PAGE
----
Popular Songs as State Representatives
Looking back over the last few posts, I realized that some of the songs I posted are recognized by a few states as official State Songs. Every state, with the exception of New Jersey, has at least one song officially designated as a State Song. Most are obscure, forgettable numbers played only at official functions, but several states have adopted more memorable songs.
In the Stephen Foster post, I included two songs that have been granted special status by state legislatures, “Old Folks at Home” (Way Down Upon The Swanee River) is the official song of the state of Florida. Floridians also honor Stephen Foster with a state park on along the banks of the Suwannee River. The Stephen Foster Folk Culture Center State Park is home to the wonderful Florida Folk Festival.
“My Old Kentucky Home” is another of Stephen Foster’s timeless songs to be adopted as an official state song. Kentucky also recognizes an official State Bluegrass Song, native Kentuckian Bill Monroe’s “Blue Moon of Kentucky.”
Just over the southern border from Kentucky, Tennessee felt that no one song could capture the essence of that great state, so they have no less than seven official state songs. “My Homeland, Tennessee,” “When It's Iris Time in Tennessee,” and “My Tennessee” may not be well known outside of the Volunteer State, but two of Tennessee’s officially recognized songs are recognized around the world. “The Tennessee Waltz” was written by Redd Stewart and Pee Wee King in 1947 and first recorded by Roy Acuff. “The Tennessee Waltz” has crossed musical genres and remained popular for over six decades. The song has been recorded by a diverse group of musicians such as Patti Page, Guy Lombardo, Petula Clark, Otis Redding, and Emmylou Harris, to name a few. “The Tennessee Waltz” was adopted as the fourth official song of the state of Tennessee in 1965.
Another of Tennessee’s state songs also has international appeal. Sometime in the early 1980s, my wife and I were enjoying a few pints and some good local music at a pub in Toronto. When the band took a break they joined us a our table, when they found out we owned a record shop and coffeehouse their first question was to ask me to write out the lyrics for “Rocky Top” for them. It seems they received a constant flow of requests for the popular song.
Louisiana is another state with more than one official state song. “Give Me Louisiana” is the one played at official functions, but the state of Louisiana has also honored one of its former governors, Jimmie Davis, by officially recognizing his song “You Are My Sunshine.”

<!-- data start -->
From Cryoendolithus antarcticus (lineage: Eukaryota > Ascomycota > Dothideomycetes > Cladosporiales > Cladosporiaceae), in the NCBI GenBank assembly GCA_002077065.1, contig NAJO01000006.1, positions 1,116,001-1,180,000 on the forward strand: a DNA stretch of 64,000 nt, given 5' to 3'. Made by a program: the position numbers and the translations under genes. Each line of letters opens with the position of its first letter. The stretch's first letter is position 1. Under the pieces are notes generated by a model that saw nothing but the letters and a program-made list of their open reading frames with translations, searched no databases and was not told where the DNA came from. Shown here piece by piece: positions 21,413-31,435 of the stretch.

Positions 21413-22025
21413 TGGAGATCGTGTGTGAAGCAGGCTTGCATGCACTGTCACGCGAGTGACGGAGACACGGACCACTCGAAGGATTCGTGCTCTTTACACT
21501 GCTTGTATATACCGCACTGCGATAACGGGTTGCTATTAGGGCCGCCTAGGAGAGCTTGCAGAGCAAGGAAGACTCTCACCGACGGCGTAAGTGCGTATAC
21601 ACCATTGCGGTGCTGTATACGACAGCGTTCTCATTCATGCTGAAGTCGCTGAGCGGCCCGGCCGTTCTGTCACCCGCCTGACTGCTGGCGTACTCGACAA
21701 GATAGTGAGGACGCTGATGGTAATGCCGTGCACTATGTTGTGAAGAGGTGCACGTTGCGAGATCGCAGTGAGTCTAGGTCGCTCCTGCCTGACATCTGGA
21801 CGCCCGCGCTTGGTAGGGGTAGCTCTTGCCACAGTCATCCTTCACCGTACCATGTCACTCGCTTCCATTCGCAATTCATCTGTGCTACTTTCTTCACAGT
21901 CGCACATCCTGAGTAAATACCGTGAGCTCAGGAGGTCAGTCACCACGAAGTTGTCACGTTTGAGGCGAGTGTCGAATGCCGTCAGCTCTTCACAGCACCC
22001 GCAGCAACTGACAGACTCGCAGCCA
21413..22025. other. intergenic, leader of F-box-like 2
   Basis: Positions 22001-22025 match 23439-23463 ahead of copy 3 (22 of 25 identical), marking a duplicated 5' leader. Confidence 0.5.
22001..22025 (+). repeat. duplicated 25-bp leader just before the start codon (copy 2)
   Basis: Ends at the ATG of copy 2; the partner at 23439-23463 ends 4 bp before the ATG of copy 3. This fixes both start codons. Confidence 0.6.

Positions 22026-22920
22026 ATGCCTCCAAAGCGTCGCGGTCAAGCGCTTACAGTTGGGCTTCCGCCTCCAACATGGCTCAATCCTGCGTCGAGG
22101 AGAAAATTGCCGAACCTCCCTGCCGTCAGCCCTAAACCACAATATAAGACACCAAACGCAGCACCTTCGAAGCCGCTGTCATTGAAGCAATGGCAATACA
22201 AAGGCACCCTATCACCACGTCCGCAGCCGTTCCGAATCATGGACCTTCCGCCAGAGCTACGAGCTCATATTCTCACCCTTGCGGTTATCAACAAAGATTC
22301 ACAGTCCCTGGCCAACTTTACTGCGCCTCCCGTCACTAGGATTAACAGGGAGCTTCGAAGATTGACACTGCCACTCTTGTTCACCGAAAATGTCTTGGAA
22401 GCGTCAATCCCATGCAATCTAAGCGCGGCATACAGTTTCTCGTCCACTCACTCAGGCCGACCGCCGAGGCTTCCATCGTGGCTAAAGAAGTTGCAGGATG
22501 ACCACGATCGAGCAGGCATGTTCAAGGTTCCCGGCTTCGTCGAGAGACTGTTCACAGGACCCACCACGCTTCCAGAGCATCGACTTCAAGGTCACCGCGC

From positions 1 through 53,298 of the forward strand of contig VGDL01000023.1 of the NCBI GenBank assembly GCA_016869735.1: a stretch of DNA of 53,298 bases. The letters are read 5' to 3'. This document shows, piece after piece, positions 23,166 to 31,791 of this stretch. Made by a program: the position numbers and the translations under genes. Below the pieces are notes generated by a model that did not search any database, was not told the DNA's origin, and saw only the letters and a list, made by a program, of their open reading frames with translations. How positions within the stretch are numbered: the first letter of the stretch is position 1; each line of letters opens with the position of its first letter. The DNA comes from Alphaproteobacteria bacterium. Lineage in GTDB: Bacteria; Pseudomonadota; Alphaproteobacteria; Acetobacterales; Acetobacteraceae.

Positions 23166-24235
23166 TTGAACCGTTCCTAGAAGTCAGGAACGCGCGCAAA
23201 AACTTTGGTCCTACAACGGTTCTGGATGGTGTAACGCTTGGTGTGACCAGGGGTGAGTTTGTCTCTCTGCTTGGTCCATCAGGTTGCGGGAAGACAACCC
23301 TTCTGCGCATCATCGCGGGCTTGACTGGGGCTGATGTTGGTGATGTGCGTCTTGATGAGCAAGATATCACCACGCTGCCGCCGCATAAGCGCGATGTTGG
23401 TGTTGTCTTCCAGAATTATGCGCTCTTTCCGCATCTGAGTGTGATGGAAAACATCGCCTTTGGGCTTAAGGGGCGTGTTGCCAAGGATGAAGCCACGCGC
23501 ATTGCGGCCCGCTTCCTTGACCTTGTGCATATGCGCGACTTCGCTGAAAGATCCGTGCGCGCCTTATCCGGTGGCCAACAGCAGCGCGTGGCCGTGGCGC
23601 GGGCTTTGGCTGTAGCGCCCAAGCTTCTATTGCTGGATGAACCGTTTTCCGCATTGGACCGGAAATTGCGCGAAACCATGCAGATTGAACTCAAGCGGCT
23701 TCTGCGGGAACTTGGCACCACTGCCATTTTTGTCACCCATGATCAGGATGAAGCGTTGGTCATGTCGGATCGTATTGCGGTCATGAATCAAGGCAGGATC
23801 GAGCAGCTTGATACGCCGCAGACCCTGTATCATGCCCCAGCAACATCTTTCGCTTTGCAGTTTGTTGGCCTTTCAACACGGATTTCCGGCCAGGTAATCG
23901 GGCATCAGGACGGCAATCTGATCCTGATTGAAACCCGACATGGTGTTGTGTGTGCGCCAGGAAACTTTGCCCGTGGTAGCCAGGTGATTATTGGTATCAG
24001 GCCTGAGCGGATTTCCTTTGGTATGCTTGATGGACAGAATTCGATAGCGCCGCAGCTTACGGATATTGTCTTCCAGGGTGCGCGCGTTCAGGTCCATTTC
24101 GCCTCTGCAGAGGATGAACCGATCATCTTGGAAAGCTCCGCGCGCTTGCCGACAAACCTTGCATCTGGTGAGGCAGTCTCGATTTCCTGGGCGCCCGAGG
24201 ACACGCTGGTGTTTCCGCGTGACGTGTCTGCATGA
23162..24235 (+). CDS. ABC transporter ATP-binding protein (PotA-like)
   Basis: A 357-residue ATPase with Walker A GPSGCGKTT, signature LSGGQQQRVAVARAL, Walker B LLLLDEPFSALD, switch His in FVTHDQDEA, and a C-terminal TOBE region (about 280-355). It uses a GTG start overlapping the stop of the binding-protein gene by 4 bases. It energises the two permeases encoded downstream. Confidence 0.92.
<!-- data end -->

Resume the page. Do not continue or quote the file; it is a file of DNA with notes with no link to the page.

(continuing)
The prairie state of Kansas has but one state song, but it is often regarded as the anthem of the American West. “Home on the Range” was first published by Dr. Brewster M. Higley in 1873. The song was carried throughout the western prairies by settlers and cowboys.
As “Home on the Range” has become an anthem for an entire region, “Yankee Doodle” has come to be associated with all of New England, and to many around the world, the United States as a whole. An early version of the song was originally sung by British troops prior to the Revolutionary War to mock the “doodle” (simpleton) colonists. “Yankee Doodle” is the official state anthem of Connecticut.
My own home state of Virginia has, in the past few years, retired its official state song, “Carry Me Back to Old Virginny”, because some felt that the lyrics were offensive. “Carry Me Back to Old Virginny” was written by black minstrel, James A. Bland, shortly after the Civil War and expresses an ex-slave’s nostalgia for his plantation home. The song was given emeritus status while the search for a new song is being undertaken. In 2006 the Virginia General Assembly voted to make “Shenandoah” the “interim official state song” until a proper replacement could be found. “Shenandoah” was originally a river chantey sung on barges along the Shenandoah and Potomac Rivers. The song found its way to the Ohio River and from there down the Mississippi River to the ocean-going vessels along the Gulf Coast.
These songs, all declared as official representatives of their respective states, have also become standards in the American songbook.
Hank Penny - Yankee Doodle.mp3